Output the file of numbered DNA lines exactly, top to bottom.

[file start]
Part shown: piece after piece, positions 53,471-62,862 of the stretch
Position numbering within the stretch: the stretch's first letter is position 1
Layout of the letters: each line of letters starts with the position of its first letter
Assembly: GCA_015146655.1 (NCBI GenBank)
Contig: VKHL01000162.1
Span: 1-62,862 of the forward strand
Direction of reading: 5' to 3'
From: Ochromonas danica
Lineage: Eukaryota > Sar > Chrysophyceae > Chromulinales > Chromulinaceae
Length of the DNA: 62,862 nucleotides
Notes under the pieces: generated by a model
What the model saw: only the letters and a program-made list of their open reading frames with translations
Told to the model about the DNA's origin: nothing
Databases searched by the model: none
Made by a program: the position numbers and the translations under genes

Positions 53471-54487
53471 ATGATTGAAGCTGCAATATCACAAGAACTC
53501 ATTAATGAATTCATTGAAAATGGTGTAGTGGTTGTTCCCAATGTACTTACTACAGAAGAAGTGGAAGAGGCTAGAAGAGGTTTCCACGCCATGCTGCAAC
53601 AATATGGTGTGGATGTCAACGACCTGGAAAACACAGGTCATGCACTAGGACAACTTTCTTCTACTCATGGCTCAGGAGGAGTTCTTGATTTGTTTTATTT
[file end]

Part shown: piece after piece, positions 53,471-62,862 of the stretch
Position numbering within the stretch: the stretch's first letter is position 1
Layout of the letters: each line of letters starts with the position of its first letter
Assembly: GCA_015146655.1 (NCBI GenBank)
Contig: VKHL01000162.1
Span: 1-62,862 of the forward strand
Direction of reading: 5' to 3'
From: Ochromonas danica
Lineage: Eukaryota > Sar > Chrysophyceae > Chromulinales > Chromulinaceae
Length of the DNA: 62,862 nucleotides
Notes under the pieces: generated by a model
What the model saw: only the letters and a program-made list of their open reading frames with translations
Told to the model about the DNA's origin: nothing
Databases searched by the model: none
Made by a program: the position numbers and the translations under genes

Positions 53471-54487
53471 ATGATTGAAGCTGCAATATCACAAGAACTC
53501 ATTAATGAATTCATTGAAAATGGTGTAGTGGTTGTTCCCAATGTACTTACTACAGAAGAAGTGGAAGAGGCTAGAAGAGGTTTCCACGCCATGCTGCAAC
53601 AATATGGTGTGGATGTCAACGACCTGGAAAACACAGGTCATGCACTAGGACAACTTTCTTCTACTCATGGCTCAGGAGGAGTTCTTGATTTGTTTTATTT